Accuracy standard should be consistent

The outrage surrounding “The Reagans” came to a head last week when CBS announced it was pulling the miniseries because the network believes “it does not represent a balanced portrayal of the truth for CBS and its audience.” After portions of the script were publicized, conservative groups pressured CBS to pull the show. How is it that people argue inaccurate historical portrayals are unacceptable and yet remain silent on the dramatization of the Jessica Lynch story?

Applauding CBS’s decision, Brent Bozell, founder of the conservative Media Research Center – an organization dedicated to combating the supposed liberal bias in media – said, “There is no such thing as creative license to invent falsehoods about people.” This is an interesting statement in light of NBC’s airing of “Saving Jessica Lynch” on Sunday. Although the Lynch movie attempts to elucidate a balanced portrayal of the event, many of the details are still severely dramatized and injected with patriotic symbolism.

Diane Sawyer’s interview with Lynch will air tonight on ABC and aims to clear up many of the contradictions and much of the controversy surrounding Lynch’s rescue. Since the beginning, the U.S. military has been criticized for seizing the event for public relations propaganda. Lynch said, “They used me as a way to symbolize all this stuff,” which she claimed was wrong. Although NBC’s movie portrays the rescue far more accurately than the military’s assertions – namely, by showing the operation in the Iraqi hospital as bloodless rather than a triumphant battle – nevertheless, the depiction is not without controversy. Yet it is difficult to find conservative outrage directed at the military for sensationalizing the rescue mission – including bringing unnecessary filming equipment.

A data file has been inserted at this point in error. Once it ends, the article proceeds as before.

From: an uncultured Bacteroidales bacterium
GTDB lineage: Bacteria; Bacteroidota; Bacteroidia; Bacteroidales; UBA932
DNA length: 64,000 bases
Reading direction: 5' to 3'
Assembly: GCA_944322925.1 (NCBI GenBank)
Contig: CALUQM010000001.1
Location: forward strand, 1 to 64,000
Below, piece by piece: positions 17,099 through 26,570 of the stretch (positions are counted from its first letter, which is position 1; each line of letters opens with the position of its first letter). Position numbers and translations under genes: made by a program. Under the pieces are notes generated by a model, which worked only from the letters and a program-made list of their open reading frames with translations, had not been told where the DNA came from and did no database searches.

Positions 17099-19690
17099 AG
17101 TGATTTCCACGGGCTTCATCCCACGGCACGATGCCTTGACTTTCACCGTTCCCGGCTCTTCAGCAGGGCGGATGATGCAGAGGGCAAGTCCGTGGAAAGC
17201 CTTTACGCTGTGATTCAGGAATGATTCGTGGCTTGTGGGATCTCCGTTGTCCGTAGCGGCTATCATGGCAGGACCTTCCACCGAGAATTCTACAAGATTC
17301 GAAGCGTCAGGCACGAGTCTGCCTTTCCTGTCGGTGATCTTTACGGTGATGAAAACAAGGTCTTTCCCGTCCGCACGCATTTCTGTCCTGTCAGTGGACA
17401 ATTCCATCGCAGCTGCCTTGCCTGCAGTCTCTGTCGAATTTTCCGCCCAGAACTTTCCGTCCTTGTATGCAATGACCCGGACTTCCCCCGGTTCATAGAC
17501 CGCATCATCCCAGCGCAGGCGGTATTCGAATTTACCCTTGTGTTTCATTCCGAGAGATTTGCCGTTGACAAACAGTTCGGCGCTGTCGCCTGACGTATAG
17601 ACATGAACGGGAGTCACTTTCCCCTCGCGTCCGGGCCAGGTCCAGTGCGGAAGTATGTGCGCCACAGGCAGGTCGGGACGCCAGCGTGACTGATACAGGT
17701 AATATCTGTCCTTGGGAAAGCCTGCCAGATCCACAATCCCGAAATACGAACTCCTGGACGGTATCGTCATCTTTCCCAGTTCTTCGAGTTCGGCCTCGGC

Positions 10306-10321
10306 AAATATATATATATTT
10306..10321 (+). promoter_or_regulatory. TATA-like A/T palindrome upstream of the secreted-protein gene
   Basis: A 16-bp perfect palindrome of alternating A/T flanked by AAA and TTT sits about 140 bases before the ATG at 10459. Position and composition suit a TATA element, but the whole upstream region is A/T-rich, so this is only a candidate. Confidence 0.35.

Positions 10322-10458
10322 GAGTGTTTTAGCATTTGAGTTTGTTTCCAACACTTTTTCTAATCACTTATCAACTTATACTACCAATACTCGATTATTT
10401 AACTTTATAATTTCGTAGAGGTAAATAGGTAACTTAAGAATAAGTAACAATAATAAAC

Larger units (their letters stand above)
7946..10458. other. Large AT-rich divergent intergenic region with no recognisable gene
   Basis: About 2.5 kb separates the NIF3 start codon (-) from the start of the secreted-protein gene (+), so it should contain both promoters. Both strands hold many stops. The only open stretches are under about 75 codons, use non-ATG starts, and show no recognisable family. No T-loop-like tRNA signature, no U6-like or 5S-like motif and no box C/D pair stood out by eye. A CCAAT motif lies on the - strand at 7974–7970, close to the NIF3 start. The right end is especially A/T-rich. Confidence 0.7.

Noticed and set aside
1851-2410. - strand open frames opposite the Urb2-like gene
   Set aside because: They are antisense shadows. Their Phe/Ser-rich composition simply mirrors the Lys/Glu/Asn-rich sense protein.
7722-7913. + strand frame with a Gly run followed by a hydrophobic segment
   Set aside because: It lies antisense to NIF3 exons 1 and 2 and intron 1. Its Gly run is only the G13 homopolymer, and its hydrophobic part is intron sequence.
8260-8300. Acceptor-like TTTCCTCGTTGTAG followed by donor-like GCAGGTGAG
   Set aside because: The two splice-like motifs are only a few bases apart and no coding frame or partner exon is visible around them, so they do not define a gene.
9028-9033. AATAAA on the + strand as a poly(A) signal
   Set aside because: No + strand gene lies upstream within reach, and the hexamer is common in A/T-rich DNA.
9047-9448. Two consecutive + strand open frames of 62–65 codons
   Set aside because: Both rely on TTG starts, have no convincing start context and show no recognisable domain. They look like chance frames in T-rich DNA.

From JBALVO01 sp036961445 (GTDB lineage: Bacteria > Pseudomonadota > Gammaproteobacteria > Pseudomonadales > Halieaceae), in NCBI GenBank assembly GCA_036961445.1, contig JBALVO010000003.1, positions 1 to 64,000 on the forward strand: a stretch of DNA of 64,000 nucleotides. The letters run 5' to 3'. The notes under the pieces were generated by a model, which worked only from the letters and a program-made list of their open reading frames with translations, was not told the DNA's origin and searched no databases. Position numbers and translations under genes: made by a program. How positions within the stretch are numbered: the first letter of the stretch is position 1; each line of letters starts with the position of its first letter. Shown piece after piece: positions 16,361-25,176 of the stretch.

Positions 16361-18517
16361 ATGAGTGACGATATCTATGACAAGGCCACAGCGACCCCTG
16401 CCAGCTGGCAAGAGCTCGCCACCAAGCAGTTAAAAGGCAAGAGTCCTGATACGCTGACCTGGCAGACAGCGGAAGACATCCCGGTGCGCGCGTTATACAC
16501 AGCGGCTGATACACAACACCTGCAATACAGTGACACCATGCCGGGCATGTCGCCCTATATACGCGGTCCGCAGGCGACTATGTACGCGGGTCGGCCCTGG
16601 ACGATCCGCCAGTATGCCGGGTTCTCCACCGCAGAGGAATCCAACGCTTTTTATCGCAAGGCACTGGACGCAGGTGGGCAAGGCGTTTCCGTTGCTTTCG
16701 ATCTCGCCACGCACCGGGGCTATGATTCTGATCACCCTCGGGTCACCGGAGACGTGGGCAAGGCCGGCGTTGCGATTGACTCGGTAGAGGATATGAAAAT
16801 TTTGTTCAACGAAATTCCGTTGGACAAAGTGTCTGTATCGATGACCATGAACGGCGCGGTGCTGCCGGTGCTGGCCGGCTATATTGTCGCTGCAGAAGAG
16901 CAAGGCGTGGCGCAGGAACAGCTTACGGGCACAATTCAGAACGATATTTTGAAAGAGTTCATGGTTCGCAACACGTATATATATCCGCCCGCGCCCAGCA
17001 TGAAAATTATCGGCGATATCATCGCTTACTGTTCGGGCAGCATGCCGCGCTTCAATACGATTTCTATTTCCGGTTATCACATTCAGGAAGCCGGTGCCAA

The fact remains: Television fictionalizations are inaccurate. Anyone who watched “Saving Jessica Lynch” ought to agree. If it is unacceptable to recount the history of a Republican demigod, it should not be acceptable to “invent falsehoods about people” when it comes to encouraging patriotism.